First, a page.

Today, Google issued one of its transparency reports
, focusing on the encryption of outbound and inbound emails to other domains. Figures in the report
look at different areas in the world, giving a percentage to the coverage amounts domains offer when dealing with messages from Gmail. Even though many domains may not need additional encryption, Google has announced a new Chrome extension for end-to-end web-based email, to give consumers more options.
Figures in the transparency report don't come as much of a surprise, since it points to the lack of everyday encryption in messages. The company draws attention to the fact that many of the emails that float around on the Internet are not encrypted from the domains sending and receiving them. When it comes to Gmail, Google tries to encrypt every email, whether it is outbound from or inbound to the service. However, the company can only do so much if both sides of the transmission aren't being encrypted.
"Gmail has always supported encryption in transit by using transport layer security (TLS), and will automatically encrypt your incoming and outgoing emails if it can," said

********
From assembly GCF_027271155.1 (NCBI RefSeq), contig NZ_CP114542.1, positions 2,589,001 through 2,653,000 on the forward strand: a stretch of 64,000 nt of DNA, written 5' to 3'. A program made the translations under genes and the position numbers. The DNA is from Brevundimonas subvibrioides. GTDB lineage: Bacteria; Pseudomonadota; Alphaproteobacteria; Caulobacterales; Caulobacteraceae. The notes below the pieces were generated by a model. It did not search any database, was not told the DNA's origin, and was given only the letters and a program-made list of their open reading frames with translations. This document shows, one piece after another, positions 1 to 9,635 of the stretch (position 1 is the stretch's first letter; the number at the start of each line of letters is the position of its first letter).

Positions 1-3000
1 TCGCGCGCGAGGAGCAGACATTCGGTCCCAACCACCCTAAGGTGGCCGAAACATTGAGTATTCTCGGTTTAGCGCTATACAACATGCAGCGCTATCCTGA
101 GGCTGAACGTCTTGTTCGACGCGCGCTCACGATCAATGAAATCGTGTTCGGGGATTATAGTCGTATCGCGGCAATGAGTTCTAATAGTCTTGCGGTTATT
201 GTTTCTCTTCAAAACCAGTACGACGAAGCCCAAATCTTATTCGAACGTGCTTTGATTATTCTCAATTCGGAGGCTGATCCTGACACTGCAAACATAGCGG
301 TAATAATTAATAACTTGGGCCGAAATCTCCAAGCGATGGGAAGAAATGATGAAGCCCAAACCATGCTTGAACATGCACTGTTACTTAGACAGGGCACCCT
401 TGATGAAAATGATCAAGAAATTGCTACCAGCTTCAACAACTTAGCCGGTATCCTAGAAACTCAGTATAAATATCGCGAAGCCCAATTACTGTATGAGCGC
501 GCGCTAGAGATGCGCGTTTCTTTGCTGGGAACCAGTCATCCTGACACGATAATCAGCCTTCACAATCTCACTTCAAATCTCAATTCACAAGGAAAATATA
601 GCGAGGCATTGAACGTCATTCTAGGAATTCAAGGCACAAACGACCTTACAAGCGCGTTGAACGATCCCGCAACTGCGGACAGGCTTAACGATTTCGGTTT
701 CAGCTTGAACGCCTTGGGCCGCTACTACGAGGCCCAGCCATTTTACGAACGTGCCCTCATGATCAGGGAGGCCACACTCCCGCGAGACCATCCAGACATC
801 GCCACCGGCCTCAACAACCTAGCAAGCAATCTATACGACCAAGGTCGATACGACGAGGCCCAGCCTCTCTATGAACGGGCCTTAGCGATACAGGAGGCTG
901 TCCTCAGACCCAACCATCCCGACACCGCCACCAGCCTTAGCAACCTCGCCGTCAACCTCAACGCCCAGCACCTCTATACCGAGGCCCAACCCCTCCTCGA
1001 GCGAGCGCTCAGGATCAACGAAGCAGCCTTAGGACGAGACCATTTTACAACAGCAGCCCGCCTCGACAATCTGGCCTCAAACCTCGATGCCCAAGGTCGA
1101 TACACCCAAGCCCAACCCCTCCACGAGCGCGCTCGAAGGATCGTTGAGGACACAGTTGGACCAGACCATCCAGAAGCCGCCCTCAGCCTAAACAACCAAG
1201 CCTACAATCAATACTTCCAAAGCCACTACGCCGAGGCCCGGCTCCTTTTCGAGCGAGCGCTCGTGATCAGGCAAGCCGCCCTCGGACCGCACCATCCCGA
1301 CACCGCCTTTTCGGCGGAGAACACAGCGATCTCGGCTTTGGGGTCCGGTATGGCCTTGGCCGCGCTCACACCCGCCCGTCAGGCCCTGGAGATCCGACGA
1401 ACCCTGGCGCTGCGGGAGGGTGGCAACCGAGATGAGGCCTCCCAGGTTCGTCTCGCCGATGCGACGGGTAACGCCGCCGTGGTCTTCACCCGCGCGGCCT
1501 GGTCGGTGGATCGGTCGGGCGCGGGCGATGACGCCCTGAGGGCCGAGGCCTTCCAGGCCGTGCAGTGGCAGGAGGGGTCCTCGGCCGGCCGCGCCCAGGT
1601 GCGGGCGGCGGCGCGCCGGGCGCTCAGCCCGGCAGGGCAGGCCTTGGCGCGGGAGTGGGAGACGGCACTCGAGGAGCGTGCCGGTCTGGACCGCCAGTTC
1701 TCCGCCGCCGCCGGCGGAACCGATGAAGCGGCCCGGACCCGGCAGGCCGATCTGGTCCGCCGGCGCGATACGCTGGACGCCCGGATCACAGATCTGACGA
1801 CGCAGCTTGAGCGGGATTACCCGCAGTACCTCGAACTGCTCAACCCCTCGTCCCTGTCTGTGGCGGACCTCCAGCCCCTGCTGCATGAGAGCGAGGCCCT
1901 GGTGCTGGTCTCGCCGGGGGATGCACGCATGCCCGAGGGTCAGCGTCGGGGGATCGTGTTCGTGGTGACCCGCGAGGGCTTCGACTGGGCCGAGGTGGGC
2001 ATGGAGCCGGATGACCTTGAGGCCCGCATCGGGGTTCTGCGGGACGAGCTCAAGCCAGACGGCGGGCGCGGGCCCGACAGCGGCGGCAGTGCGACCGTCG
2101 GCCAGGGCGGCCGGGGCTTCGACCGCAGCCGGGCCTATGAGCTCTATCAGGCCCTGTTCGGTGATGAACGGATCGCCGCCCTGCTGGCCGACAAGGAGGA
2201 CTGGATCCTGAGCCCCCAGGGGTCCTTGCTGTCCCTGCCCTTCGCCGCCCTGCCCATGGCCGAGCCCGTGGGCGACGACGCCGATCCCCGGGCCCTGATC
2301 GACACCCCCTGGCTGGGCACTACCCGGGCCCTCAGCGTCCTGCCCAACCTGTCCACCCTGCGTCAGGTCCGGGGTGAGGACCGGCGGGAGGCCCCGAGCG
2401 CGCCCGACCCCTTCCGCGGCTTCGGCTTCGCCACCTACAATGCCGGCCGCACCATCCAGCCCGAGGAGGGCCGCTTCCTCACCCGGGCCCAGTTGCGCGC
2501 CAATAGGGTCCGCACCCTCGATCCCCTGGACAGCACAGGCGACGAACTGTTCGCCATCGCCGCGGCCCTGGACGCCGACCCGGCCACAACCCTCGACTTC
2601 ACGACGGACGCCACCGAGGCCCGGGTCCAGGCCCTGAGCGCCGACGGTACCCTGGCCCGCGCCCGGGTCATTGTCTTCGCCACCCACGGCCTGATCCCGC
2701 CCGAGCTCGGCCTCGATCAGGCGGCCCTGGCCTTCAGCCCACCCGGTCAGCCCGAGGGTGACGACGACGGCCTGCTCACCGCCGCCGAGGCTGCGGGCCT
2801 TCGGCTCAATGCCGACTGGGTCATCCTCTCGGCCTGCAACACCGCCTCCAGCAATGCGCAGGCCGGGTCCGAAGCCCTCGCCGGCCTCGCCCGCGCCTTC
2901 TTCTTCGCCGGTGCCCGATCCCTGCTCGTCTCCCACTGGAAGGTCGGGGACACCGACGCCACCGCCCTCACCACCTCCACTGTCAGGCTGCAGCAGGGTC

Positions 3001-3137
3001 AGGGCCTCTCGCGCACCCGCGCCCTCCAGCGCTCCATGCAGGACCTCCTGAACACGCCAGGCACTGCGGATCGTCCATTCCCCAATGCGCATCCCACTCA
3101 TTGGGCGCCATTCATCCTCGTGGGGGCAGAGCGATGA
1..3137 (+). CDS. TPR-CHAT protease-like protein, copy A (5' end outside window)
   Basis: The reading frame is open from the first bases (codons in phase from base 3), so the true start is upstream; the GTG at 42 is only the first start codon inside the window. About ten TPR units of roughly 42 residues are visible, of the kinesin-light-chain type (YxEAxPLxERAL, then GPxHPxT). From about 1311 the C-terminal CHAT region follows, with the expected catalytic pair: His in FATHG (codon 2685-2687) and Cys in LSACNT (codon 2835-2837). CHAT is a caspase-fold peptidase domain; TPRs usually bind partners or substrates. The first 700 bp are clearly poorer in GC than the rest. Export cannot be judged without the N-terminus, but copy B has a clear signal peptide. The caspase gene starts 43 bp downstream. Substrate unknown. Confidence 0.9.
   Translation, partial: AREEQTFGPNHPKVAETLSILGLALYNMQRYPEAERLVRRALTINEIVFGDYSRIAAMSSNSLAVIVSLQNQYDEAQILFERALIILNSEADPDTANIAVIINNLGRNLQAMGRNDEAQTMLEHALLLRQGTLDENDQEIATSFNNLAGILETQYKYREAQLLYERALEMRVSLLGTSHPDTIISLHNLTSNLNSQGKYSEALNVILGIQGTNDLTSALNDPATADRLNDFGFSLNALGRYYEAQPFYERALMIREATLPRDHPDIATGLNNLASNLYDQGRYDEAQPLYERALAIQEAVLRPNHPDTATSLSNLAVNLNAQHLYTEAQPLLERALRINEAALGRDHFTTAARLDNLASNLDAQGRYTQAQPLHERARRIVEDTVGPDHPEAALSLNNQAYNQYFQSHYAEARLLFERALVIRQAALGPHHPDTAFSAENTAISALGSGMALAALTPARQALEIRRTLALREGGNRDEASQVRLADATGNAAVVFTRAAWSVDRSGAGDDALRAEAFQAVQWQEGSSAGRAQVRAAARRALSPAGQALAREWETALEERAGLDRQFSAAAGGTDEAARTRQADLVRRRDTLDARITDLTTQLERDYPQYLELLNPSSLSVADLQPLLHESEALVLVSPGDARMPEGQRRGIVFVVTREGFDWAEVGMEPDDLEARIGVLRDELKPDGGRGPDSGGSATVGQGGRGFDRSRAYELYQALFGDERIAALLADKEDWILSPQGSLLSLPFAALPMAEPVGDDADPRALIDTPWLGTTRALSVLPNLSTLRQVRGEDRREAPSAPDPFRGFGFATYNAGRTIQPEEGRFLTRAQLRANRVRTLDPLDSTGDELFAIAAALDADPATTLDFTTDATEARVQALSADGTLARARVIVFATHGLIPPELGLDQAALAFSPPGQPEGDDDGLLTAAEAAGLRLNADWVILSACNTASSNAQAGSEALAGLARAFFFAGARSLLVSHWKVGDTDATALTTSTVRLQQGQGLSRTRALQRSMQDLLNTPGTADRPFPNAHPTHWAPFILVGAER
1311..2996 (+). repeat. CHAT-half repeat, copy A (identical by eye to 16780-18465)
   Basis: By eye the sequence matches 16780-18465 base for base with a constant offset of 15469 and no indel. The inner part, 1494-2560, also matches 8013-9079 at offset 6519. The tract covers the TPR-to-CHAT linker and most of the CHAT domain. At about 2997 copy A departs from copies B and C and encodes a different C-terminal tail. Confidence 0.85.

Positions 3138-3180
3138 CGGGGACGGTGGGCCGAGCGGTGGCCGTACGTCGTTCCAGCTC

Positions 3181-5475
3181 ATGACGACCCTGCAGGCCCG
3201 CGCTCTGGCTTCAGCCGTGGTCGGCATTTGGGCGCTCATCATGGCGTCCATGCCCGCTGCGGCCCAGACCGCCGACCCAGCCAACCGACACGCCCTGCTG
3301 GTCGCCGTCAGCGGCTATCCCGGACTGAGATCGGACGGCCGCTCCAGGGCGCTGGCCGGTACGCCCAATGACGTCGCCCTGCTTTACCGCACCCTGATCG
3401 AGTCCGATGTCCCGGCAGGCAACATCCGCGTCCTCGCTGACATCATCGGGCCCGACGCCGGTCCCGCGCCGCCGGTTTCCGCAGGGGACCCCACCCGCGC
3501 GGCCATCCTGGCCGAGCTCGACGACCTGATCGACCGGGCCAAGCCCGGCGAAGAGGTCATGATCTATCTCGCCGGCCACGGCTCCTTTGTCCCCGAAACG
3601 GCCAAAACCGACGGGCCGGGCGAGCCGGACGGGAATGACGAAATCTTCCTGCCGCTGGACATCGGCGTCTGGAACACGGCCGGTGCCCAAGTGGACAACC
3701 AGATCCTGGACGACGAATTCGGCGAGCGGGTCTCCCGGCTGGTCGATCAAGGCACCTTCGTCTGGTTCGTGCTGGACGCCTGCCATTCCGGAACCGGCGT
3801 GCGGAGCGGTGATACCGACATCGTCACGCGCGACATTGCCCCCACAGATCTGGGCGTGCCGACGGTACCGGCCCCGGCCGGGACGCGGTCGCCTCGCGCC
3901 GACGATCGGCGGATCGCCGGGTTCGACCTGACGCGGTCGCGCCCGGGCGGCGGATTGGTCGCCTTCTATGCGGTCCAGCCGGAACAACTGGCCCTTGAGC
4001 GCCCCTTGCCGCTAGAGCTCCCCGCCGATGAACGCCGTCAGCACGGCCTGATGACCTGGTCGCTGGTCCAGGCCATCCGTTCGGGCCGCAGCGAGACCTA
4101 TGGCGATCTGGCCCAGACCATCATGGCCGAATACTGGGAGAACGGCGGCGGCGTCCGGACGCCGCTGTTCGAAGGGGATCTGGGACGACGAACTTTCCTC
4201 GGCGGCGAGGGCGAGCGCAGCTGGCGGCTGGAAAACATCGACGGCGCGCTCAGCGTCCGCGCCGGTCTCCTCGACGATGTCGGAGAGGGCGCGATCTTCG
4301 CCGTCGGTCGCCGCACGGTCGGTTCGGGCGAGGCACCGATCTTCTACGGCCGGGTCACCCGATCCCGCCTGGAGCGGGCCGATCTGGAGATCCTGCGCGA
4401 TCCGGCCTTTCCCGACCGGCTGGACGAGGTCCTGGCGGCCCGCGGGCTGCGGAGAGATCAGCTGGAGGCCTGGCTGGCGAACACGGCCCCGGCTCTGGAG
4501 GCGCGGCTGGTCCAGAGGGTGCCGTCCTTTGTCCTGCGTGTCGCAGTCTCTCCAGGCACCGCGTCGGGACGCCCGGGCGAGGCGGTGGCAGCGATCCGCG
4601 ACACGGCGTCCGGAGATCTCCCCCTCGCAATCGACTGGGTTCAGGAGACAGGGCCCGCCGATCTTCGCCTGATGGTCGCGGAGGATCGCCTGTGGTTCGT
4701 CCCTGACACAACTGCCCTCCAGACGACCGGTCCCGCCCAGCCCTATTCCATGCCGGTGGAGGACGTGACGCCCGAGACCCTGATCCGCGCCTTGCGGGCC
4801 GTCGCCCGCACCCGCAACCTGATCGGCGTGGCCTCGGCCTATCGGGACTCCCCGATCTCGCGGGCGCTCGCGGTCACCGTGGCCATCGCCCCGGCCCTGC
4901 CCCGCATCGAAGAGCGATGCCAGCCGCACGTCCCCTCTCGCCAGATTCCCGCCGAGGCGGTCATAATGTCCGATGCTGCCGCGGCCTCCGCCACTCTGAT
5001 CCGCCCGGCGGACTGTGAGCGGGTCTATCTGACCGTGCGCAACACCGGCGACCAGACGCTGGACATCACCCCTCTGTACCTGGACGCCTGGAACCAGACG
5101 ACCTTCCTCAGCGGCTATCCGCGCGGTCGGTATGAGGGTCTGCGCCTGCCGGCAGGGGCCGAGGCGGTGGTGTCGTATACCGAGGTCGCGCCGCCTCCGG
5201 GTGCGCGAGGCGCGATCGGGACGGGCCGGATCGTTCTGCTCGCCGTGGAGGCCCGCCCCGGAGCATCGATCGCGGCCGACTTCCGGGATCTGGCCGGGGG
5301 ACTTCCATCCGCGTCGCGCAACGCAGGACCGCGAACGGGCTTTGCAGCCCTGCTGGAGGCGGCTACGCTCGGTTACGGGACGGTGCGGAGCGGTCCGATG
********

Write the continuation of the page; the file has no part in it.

Brandon Long, tech lead for the Gmail team. "The important thing is that both sides of an email exchange need to support encryption for it to work; Gmail can't do it alone."
According to Google, 65 percent of messages outbound from Gmail are encrypted with TLS in transit, while only 50 percent of incoming emails are encrypted. Outbound percentage has risen from approximately 40 percent at the beginning of the year. Domains like Amazon, Twitter and Yahoo offer a 99.9 percent inbound encryption rate. One of the largest offenders in the United States is Groupon, with less than one percent encryption.
Craigslist and AOL are two of the top performers in encryption of outbound emails from Google, ranking at 99.9 and 99.9 respectively. Yahoo surpasses both of them, reaching a 100 percent rate. Both Comcast and Verizon, two of the nation's largest Internet providers, have no encryption of the emails coming from Gmail.
On the back of the report, Google brings word of a new tool
to make email encryption easier for Chrome. The extension, being referred to as End-to-End, is built upon OpenPGP standards which allows for compatibility with many encryption tools. As the name suggests, it uses end-to-end encryption to encrypt data leaving the browser. Users on the receiving side are left to decrypt the messages.
A perk to the tool is that it won't require Gmail, meaning it can be used with any email service. However, since it is an extension for Chrome, users will need to use the email in the browser to take advantage of it. By using an add-on approach, Google is making encryption simpler and easier to approach for those that didn't have the technical know-how in the past.
End-to-End isn't available in the Chrome web store just yet, as it is only being listed an alpha product. The code is being shared with the community for the time being until it can be properly tested and refined.